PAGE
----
Japan – a few stray thoughts

by Steve

Before and after satellite shots of JapanI’ve mulled over whether to post anything about the events in Japan for a few days now. It is hard to think of anything meaningful or worthwhile to add. While “meaning” or “worth” are pretty flimsy concepts when it comes to most of my silly blogging topics, this is obviously quite different. In the grand scheme of things, what does my opinion matter? And why should I be even thinking in those terms in the face of thousands of deaths and a major nuclear crisis?

But how we react to disasters or tragedies seems to be an issue. There is a real difficulty in placing such events into a meaningful context.

Twenty-four hour news hypes the smallest happenings as BREAKING NEWS. I remember when a television newsflash was a clear indicator of a major, often historic, news story breaking.

Now it is not so simple. How many people took all of Friday to realise how serious the earthquake and tsunami were? How many people are wary of taking any meltdown talk seriously? How many people are so desensitised to news that they just don’t take an interest?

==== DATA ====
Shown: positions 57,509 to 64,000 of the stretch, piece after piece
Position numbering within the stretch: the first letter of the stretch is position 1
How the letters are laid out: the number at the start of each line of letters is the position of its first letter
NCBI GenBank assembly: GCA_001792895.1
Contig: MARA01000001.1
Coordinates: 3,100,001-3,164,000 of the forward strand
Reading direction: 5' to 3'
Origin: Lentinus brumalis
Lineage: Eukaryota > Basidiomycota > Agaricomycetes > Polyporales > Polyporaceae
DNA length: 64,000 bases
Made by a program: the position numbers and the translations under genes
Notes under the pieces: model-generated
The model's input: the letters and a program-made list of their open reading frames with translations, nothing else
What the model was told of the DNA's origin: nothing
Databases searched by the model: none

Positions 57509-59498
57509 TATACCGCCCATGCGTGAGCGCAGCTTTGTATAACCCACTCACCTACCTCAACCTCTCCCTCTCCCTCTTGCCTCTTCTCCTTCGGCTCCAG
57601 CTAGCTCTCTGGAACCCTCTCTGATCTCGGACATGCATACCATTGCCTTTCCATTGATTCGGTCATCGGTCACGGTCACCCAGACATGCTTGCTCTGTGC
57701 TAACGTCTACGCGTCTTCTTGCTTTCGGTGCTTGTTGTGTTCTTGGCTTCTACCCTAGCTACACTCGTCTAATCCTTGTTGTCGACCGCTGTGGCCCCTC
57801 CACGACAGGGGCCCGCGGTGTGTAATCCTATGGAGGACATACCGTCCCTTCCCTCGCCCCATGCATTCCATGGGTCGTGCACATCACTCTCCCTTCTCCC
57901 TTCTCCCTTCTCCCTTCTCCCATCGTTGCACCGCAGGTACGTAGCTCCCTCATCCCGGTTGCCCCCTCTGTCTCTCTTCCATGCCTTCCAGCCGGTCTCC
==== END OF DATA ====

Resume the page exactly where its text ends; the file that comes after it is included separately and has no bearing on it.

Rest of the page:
Conversely, the immediacy of the internet and rolling news has (potentially) brought us a greater insight into the disaster. Amateur footage, before/after satellite images and access to a wealth of experts has given us more information than we may have had in the past.

Yet, it still feels like we lack a filter to give the event a real meaning and context. It is a complex situation in Japan. Explaining nuclear technology and geology and disaster management is not straightforward. But without any guidance, interpretation or commentary, is this glut of information any use to us? Or does this abundance of media, which should bring us closer to the story, actually make it all the more incomprehensible?

Or perhaps such horror, such terror and such loss is incomprehensible no matter what the broader media offers us? Or maybe we need a degree of distance before we can properly start to make sense of events?

However, I do wonder if we will begin to ask questions of nuclear power, or preparing for natural disasters, or of how best to relay news. Beyond the incredible human toll of this disaster, will we be capable of learning from this disaster? Or will all this eventually be forgotten, hidden under yet another BREAKING NEWS banner? I hope not.

Image from NASA Goddard Photo and Video, via Flickr

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